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Reinsurer Sees COVID-19 Delta Variant Still Driving Mortality

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What You Need to Know

  • RGA insurers life and annuity issuers against catastrophic losses.
  • It reported $156 million in total Q4 net income on $4.4 billion in revenue.
  • It suffered a $215 pretax adjusted operating loss in the U.S. and Latin America unit, mainly because of $276 million in COVID-19 pandemic-related mortality claim costs.

Reinsurance Group of America — a company that insurers life and annuity issuers around the world against catastrophic losses — says the fourth quarter of 2021 was a bad quarter for U.S. mortality.

The Chesterfield, Missouri-based company reported higher net income for the quarter on higher revenue.

But the arm that serves the United States and Latin America posted a big net loss, mainly because of the cost of about $276 million in claims related to the pandemic. The total included $25 million in U.S. group life claim costs.

That was up from $250 million in COVID-19 mortality claim costs in United States and Latin America in the third quarter of 2021.

RGA executives talked about the continuing effects of the pandemic on U.S. and pandemic mortality recently, during a conference call the company held to go over fourth-quarter results with securities analysts.

Most of the U.S. life claims arriving in the fourth quarter seemed to be due to the deadly COVID-19 delta variant, according to Jonathan Porter, RGA’s chief risk officer, said during the conference call.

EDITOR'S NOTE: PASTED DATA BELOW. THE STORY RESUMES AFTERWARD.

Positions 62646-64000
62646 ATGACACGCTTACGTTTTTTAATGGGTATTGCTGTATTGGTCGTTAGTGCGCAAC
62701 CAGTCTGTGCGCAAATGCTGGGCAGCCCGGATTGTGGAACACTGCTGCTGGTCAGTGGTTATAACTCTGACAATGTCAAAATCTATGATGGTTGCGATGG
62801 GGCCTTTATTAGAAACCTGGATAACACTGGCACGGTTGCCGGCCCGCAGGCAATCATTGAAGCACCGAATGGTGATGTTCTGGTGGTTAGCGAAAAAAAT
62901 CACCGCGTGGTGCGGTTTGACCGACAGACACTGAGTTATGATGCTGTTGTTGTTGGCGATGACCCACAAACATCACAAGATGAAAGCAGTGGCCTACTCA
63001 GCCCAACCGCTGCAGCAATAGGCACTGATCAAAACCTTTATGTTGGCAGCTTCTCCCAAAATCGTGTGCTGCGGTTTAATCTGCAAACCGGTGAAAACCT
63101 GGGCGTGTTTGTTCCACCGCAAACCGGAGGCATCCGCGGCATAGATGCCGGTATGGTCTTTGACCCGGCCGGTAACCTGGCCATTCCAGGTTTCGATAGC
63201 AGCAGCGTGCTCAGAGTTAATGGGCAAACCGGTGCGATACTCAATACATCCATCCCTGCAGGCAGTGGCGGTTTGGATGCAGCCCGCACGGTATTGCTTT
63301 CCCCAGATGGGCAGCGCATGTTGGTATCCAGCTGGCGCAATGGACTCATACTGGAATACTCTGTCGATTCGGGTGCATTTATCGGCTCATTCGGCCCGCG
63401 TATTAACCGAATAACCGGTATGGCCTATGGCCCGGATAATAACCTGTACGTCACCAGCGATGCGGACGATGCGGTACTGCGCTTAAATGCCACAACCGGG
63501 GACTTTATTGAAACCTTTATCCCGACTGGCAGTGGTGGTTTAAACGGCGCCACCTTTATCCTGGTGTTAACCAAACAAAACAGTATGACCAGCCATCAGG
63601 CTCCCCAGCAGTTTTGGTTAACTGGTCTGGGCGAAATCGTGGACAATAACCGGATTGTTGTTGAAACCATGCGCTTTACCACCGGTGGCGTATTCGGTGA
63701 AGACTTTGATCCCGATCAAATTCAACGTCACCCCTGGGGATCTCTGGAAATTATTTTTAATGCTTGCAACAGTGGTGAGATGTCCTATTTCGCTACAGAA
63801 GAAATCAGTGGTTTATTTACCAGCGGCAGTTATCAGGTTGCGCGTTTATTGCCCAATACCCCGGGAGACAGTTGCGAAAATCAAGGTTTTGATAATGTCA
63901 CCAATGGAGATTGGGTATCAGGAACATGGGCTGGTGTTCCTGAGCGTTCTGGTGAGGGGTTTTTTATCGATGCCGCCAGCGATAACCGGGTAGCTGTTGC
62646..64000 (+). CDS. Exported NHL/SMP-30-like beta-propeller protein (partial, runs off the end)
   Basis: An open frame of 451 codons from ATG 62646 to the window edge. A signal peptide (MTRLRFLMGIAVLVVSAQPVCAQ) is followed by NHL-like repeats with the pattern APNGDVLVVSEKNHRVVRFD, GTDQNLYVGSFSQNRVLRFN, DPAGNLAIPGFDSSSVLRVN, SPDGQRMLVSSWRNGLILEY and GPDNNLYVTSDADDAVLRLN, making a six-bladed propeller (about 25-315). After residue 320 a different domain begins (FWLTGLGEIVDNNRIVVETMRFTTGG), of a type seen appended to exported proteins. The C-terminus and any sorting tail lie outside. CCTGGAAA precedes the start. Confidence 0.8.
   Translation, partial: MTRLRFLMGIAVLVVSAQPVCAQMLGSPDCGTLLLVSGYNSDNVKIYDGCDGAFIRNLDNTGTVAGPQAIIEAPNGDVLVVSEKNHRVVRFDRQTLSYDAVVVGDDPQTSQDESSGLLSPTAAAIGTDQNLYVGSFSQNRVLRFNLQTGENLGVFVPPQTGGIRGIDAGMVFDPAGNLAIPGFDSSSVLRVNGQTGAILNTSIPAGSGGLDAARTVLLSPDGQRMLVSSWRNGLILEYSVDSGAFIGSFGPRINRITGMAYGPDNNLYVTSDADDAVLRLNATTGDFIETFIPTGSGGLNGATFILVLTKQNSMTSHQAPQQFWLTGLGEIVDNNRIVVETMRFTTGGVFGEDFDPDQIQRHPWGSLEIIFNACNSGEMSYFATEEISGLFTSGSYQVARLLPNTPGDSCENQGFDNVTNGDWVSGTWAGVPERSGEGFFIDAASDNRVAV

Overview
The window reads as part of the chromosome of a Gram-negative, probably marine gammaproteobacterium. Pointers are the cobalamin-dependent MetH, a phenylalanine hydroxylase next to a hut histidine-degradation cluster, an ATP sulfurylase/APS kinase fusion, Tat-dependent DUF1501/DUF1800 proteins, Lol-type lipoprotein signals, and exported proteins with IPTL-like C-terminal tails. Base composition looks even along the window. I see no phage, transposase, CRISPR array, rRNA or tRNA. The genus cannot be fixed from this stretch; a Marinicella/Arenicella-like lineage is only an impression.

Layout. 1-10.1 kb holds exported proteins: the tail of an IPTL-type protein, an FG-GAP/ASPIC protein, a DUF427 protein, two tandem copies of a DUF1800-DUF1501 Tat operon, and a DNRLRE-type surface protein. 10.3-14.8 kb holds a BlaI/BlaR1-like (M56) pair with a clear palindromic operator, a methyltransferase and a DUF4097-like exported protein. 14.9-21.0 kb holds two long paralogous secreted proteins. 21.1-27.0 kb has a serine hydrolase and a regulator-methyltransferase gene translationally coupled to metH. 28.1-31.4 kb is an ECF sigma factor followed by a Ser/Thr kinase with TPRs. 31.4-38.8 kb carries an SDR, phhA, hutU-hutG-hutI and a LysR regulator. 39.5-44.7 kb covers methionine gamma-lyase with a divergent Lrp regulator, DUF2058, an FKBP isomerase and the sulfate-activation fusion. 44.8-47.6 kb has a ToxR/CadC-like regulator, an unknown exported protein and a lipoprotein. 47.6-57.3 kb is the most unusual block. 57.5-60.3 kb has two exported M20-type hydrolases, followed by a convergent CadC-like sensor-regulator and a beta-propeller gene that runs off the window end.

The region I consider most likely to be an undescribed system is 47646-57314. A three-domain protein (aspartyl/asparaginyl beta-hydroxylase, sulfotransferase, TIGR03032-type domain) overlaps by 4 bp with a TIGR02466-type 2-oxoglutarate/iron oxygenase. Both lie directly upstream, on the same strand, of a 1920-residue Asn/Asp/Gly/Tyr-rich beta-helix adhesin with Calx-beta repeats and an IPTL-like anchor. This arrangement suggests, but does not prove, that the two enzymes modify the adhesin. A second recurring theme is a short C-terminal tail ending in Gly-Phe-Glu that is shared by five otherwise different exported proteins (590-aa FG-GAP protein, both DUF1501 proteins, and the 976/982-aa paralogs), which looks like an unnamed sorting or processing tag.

Porter declined to make specific predictions about what the highly infectious COVID-19 omicron variant might do.

“I think it’s still too early,” Porter said. “There is no credible data yet that we can point to.”

Preliminary reports suggest that the omicron variant may cause less severe illness than the delta variant, and the number of new omicron cases now appears to be falling in many markets, Porter said.

But “COVID-19 general population deaths remain at elevated levels in January due to the very high number of infections caused by the omicron variant,” Porter said. “This will result in additional mortality claims. We do expect to see deaths decline from the current levels over the remainder of Q1, consistent with the current drop in cases.”

Anna Manning, RGA’s CEO, said she is proud about what of what the company has achieved during difficult times.

For RGA, “the quarter is a story of continued strong underlying performance, active capital management and favorable business momentum, while absorbing a meaningful level of COVID-19 claim costs,” Manning said.

RGA streamed the conference call live on the web and has posted a recording in the investor relations section of its website.

The Numbers

RGA is reporting $156 million in net income for the fourth quarter on $3.4 billion in revenue, up from $132 million in net income on $3.3 billion in revenue for the fourth quarter of 2020.

The company has large reinsurance operations throughout the world.

In addition to the COVID-19 claim costs in the United States and Latin America, RGA recorded COVID-19 claim costs in other countries and regions:

  • Canada: $10 million
  • Europe, Middle East and Africa: $61 million
  • Asia Pacific: $4 million

The U.S. and Latin America arm recorded a $215 million pre-tax adjusted operating loss on $1.7 billion in net premiums, compared with an $89 million operating loss on $1.6 billion in net premiums for the fourth quarter of 2020.

Although COVID-19 life insurance claims ran high, U.S. individual health results were better than expected, and real estate joint ventures produced strong variable investment income.


Anna Manning (Photo: Geneva Association)